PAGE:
However, the stock turbo will also usually have a little less lag than a bigger turbo, and can be more responsive at lower loads. The WRX’s turbo runs 16 PSI on the stock setup, though it does allow for brief periods of overboost that spike as high as 22 PSI. Most tuners will run the stock turbo at a consistent 19–20 PSI on staged tunes. With larger turbos, they generally increase that by at least 3–4 PSI.

How much power can the FA20 take?

An important question when upgrading the WRX’s turbo is to determine how much power the FA20 can hold before the internals start to let go. It’s not an exact science, but most people will say the weak part of the engine is the connecting rods. In the early days of the FA20, tuners were blowing connecting rods on engines left and right due to pushing too much torque too early in the power band. This gave them somewhat of an unfair reputation for being overly weak, but they are the most common failure point on the motor. 

Generally, it’s accepted that ~350 wheel-torque is the limit for the stock FA20 connecting rods. Past that, most tuners would argue that you are living on borrowed time with your engine. Usually, the pistons and block will be fine well past 400 wheel-horsepower, though it makes sense to put in a set of forged pistons if you are upgrading the connecting rods. ARP head studs are another common upgrade when going with forged internals. 

It’s important to note that ~350 wheel-horsepower is far from a definitive number, and many WRXs have failed at those power levels or lower. A lot of it has to do with making sure you are using reputable and respected Subaru tuners, like Phat Botti and Bren Tuning.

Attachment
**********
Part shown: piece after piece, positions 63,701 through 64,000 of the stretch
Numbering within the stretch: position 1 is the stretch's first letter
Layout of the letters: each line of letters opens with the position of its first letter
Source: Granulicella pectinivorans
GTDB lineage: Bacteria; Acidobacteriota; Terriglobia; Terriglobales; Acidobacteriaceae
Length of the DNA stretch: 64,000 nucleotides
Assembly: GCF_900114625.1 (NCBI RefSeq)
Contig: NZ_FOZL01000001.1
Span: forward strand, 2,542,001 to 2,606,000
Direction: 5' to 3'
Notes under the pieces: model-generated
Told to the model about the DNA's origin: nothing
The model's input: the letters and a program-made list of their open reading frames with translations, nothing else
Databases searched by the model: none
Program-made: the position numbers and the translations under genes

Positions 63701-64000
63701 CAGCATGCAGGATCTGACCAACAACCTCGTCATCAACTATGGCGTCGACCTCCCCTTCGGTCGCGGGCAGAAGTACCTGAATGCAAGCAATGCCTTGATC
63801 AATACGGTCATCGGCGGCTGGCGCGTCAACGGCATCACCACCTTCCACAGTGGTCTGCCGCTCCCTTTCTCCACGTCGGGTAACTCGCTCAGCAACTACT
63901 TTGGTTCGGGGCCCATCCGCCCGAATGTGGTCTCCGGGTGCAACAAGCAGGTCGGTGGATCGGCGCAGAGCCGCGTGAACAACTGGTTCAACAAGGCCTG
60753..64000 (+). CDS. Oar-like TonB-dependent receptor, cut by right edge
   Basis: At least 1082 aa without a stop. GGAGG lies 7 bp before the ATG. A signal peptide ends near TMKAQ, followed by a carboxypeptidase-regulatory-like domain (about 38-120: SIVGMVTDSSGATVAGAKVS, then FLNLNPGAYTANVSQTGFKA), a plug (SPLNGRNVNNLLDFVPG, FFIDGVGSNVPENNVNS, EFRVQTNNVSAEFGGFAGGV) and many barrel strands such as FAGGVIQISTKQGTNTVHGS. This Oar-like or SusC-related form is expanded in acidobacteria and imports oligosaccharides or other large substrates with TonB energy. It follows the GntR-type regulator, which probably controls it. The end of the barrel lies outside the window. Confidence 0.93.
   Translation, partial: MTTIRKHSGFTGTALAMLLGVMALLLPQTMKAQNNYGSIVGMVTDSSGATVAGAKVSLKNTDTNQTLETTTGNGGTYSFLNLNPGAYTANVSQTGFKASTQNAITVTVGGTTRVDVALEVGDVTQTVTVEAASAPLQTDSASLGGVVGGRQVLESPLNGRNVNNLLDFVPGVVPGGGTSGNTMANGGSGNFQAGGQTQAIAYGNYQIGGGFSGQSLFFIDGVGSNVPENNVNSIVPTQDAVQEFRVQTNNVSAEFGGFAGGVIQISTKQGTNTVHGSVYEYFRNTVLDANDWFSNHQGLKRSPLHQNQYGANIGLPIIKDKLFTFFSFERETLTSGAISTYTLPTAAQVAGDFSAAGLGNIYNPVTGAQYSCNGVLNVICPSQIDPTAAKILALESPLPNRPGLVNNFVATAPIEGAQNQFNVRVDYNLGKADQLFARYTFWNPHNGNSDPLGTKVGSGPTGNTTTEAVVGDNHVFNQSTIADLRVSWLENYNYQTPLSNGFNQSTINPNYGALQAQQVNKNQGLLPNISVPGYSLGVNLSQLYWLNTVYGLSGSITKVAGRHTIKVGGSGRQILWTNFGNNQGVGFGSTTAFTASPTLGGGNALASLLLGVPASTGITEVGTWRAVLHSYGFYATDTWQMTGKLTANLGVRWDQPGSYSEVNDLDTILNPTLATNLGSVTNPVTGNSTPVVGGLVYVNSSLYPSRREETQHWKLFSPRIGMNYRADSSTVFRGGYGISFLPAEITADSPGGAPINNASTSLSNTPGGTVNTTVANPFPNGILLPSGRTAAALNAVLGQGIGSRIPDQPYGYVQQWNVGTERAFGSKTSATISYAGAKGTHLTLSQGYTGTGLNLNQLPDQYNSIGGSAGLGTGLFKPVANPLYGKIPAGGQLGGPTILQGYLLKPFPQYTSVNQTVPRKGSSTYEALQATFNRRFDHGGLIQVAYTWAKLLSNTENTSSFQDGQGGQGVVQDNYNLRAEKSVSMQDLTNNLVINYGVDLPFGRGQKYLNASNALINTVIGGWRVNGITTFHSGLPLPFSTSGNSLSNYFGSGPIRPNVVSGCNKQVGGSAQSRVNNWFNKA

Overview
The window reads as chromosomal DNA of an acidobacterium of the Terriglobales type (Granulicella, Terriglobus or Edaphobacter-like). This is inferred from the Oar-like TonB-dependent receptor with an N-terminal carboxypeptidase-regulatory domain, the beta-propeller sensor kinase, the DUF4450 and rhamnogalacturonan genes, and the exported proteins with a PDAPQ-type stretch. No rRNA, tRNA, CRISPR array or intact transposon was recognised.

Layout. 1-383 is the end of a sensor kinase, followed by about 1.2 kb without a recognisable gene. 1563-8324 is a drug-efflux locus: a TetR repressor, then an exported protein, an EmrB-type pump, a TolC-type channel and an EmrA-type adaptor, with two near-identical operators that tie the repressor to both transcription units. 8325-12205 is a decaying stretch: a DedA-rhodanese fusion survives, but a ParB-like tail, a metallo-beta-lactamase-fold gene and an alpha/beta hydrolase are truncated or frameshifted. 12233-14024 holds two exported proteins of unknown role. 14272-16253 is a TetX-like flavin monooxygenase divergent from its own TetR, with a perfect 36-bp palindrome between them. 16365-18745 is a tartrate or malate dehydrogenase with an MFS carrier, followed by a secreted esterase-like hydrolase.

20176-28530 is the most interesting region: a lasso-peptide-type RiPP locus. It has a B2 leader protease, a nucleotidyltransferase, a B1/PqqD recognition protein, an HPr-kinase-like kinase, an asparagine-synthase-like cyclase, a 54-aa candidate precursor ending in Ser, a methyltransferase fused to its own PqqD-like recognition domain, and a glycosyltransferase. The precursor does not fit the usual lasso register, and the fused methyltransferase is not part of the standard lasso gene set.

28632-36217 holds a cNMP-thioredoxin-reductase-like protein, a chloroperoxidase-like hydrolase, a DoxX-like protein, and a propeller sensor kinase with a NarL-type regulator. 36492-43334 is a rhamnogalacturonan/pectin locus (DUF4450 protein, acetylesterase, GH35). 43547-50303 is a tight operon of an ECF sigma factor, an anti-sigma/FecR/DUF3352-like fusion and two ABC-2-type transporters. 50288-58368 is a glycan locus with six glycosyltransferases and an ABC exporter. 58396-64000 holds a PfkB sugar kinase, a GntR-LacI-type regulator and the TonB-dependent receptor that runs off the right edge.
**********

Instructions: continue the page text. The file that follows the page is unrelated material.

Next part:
Yet, as you can probably tell, an upgraded turbo is pushing past the reliability limits of the FA20. You can install a WRX turbo upgrade on a stock motor, but it’s highly recommended to upgrade to forged internals before doing so.

Twin-Scroll Turbo Basics

The stock WRX MGT2259 turbo is a twin-scroll turbocharger, and so are all of the upgraded turbo kits for the WRX (VA). A twin-scroll turbo is similar to a traditional turbo, but it cleans up some of its inefficiencies. Also referred to as “divided” turbos, twin-scrolls are relatively new to the OEM turbo industry. The difference between the WRX’s twin-scroll turbo and a traditional single-scroll turbo is how the exhaust pulses are routed.

Turbochargers work by using exhaust gas pulses to power a turbine which spins a compressor. The compressor draws in and compresses ambient air before sending it to the engine, allowing it to make more power. To harness these exhaust gasses, turbochargers are mounted directly onto exhaust manifolds themselves. The area where the turbocharger and the manifold meet is known as the turbine inlet housing. This is where the difference between single and twin-scrolls comes into play.